In preparing us for Gen. David Petraeus' inevitable glass-half-full September assessment, the administration has been putting a Bushian spin on the classic Marx Brothers line "Who you gonna believe, me or your own eyes?"
For Bush and his minions, the question to the American people has become: Who you gonna believe, Petraeus or the facts -- and the bodies piling up -- on the ground?
Over the last four years, Bush has told us again and again and again that he believes "strongly that politicians in Washington shouldn't be telling generals how to do their job" -- and then has done precisely that. It would be comical -- if the consequences weren't so tragic.
And he's doing it again, urging us to trust the experts come September. "Look, you want politicians making those decisions, or do you want commanders on the ground making the decisions?... I would trust David Petraeus to make an assessment and a recommendation a lot better than people in the United States Congress."
But the backyard of the White House is littered with the dead careers of military experts the president refused to listen to, starting with Gen. Shinseki, who warned that we were heading into Iraq with too few boots on the ground, and continuing through Gen. Casey, who had the full trust of the president -- until he became an advocate of withdrawal and a naysayer of the surge.
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"What I want to hear from you is how we're going to win, not how we're going to leave," the president told his military experts on the cusp of announcing his troop escalation strategy in January -- and on the cusp of getting rid of Gen. Casey and his inconvenient expert opinions.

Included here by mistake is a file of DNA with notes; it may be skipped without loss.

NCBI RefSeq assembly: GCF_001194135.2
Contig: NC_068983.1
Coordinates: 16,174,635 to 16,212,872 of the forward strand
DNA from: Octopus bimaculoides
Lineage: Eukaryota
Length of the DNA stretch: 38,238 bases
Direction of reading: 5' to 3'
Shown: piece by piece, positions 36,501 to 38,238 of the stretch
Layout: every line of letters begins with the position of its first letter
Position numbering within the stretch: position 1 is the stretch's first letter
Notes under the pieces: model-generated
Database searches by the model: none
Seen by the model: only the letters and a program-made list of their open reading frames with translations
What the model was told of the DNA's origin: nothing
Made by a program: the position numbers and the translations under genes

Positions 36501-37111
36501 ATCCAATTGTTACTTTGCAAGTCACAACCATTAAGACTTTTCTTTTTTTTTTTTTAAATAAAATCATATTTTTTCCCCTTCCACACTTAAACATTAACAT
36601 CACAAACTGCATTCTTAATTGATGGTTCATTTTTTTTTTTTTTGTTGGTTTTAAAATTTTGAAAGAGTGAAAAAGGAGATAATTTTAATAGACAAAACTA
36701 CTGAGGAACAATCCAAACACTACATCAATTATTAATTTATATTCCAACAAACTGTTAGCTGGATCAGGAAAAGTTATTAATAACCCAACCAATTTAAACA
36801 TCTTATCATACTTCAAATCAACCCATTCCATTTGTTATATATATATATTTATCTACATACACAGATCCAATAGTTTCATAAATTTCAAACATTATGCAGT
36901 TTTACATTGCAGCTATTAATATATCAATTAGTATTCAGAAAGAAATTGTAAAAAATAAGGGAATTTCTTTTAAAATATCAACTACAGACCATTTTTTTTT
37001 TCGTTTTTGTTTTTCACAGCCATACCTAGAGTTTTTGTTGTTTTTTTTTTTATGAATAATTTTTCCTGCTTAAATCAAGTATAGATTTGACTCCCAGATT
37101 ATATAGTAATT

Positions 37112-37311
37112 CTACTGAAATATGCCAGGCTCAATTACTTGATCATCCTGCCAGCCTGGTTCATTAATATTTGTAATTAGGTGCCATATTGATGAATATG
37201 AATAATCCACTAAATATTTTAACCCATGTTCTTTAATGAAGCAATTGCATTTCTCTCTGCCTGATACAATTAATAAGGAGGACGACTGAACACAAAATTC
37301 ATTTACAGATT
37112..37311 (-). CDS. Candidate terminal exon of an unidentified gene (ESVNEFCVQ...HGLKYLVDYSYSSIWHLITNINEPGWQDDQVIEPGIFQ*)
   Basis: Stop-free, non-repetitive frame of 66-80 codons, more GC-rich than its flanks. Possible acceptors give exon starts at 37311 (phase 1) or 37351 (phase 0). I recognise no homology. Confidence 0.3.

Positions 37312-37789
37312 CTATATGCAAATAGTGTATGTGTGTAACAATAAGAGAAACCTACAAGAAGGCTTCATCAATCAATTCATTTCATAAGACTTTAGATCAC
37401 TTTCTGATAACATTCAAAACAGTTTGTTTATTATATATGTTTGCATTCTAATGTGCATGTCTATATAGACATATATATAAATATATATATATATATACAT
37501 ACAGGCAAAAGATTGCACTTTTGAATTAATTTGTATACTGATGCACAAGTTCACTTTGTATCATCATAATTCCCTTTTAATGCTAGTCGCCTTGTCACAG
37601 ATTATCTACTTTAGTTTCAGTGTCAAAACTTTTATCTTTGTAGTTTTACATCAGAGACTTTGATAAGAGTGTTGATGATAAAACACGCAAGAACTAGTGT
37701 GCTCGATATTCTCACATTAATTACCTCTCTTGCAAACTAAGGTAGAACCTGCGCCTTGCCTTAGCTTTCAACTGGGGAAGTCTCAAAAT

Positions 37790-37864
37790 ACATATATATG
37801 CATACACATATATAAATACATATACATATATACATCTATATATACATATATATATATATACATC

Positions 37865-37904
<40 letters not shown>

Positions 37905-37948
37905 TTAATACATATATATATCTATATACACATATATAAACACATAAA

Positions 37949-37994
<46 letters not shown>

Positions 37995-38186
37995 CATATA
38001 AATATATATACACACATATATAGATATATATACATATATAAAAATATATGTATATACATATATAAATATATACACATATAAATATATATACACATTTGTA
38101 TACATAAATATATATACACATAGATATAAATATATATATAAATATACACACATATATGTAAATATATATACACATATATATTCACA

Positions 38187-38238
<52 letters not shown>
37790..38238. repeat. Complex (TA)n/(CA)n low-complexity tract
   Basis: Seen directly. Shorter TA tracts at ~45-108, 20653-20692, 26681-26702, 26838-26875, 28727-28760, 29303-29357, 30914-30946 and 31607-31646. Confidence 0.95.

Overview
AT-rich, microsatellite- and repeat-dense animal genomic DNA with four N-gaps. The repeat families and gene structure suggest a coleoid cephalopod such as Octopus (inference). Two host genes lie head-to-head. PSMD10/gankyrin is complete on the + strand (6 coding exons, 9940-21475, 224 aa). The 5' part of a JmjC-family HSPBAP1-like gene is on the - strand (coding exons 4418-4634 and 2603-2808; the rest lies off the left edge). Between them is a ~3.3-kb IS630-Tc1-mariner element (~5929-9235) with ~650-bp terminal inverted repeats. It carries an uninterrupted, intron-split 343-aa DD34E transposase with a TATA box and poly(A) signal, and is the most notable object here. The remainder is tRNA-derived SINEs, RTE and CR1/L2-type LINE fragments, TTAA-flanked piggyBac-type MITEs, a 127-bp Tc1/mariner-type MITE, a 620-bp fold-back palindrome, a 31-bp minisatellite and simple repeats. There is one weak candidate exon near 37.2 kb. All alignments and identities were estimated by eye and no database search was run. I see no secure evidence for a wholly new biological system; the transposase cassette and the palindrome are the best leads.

Bush is so gung-ho about listening to Gen. Petraeus not because he is an expert but because he is an expert who agrees with Bush.
Indeed, he is an expert who agrees with Bush even though it means disregarding his own expertise -- ie the Army's newly-revised counter-insurgency field manual which he co-authored and, according to which, far more troops are needed for the surge to succeed than he's been given.
Yet he is shamefully going along with the White House, claiming that he can make the surge work with the inadequate resources at his disposal. And if he stops going along, there is, in the Bush career burial yard, a hole in the ground with his name on it.
I'm sorry, but if that's the kind of gun-to-the-head expertise the president wants us to put our trust in, I'd rather believe my own eyes. That's something very important to keep in mind during through the dog days of summer as Bush sets the table for September. Arianna Huffington is the editor of The Huffington Post and the author of many books, including her most recent, On 'Becoming FearlessÃ¢â‚¬Â¦.in Love, Work and Life'.
© 2007 The Huffington Post